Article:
A recovery in the rupee is giving Finance Minister P. Chidambaram rare relief in his battle against a threatened credit rating downgrade to junk status by reducing pressure on the government's subsidy bill.
Still, the minister can only meet his fiscal deficit target of 4.8 percent of GDP by rolling over a substantial amount of subsidy spending into next year's budget and by finding big savings elsewhere, two senior finance ministry officials said.
But a 10 percent rise in the rupee - which slumped to a record low late in August - means Chidambaram can at least reduce the amount of subsidy spending that gets pushed into next year's budget to $12 billion from a previous estimate of $15 billion, these officials said.
Other budget headaches mean he will have to find about $8 billion in savings from budgeted spending plans to meet the deficit target, they said.
The sources, who have direct knowledge of the budget issues or have been briefed on them, declined to be identified because the revised budget numbers are not yet public.
"Chidambaram wants to put the house in order before the 2014 election campaign kicks off and the US Federal Reserve begins cutting its monetary stimulus," said one of the officials.
National elections have to be called by May 2014 and emerging markets are on edge as investors speculate on when the U.S. central bank might reduce its economic stimulus, which could prompt capital to shift into U.S. assets.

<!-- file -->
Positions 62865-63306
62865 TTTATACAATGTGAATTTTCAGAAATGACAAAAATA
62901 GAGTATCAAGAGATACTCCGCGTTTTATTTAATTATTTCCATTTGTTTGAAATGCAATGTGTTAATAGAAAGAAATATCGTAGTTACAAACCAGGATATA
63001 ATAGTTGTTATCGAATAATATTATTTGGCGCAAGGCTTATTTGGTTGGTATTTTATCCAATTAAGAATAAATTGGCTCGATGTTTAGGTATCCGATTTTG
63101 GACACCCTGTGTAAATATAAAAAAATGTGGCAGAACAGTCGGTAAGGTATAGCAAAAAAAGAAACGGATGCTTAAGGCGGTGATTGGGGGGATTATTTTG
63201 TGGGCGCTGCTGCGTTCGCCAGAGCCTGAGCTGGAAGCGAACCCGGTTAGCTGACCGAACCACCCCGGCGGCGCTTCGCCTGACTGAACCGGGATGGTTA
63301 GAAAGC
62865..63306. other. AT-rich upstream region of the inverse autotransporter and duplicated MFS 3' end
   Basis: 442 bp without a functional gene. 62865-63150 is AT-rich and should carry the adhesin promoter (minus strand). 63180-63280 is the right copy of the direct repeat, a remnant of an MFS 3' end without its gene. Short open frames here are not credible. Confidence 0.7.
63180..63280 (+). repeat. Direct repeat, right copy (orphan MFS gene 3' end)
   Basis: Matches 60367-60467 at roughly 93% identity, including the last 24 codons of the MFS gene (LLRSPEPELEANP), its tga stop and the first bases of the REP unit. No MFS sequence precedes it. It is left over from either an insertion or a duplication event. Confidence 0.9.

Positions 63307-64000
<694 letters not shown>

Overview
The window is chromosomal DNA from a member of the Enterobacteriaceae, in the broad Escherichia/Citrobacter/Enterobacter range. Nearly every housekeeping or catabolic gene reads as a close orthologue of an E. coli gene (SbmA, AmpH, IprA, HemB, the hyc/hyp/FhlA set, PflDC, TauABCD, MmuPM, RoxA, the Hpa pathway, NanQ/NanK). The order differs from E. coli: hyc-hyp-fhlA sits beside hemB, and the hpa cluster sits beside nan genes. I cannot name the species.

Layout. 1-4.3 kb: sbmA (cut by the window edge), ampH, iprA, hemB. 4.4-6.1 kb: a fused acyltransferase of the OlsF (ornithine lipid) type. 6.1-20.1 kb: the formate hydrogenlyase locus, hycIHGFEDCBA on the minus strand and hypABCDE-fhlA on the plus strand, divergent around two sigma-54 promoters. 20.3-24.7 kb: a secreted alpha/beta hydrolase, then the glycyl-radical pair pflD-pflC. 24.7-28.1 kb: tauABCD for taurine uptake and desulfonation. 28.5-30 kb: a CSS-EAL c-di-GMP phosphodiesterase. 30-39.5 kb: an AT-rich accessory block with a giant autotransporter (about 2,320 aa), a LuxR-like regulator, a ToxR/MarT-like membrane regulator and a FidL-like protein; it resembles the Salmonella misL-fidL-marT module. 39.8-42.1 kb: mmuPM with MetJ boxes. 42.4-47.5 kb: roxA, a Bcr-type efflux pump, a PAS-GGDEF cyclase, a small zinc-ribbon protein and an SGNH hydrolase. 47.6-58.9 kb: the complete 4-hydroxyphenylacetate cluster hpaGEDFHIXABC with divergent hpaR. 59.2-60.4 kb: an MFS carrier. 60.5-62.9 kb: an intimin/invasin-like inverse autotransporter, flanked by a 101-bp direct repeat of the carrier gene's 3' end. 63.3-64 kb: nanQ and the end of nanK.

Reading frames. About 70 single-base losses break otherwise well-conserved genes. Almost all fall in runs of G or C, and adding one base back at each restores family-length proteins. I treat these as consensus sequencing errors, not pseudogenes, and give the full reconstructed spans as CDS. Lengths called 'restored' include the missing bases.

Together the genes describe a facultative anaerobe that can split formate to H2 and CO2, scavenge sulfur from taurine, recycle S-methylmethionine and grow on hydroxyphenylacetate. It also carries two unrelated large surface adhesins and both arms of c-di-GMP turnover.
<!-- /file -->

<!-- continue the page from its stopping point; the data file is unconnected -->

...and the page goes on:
A finance ministry spokesman declined to comment on the budget estimates other than saying revised figures are still being worked out.
Chidambaram has said the fiscal deficit target is a line that will not be crossed as he seeks to fend off the threat from Standard & Poor's to downgrade India's sovereign credit rating, currently clinging to the bottom rung of investment grade.
The budget is under pressure on a number of fronts; subsidy spending on fuel, food and fertiliser has blown out, economic growth has slumped to its weakest level in a decade and a programme to sell state assets is in tatters.
The government had initially budgeted spending of about $36 billion for subsidies, but that swelled to $52 billion when the rupee hit its record low.
Reflecting the economy's weakness, net tax receipts in the first seven months of the fiscal year are about 7 percent higher than the year-earlier period, the slowest pace in four years and well below the full-year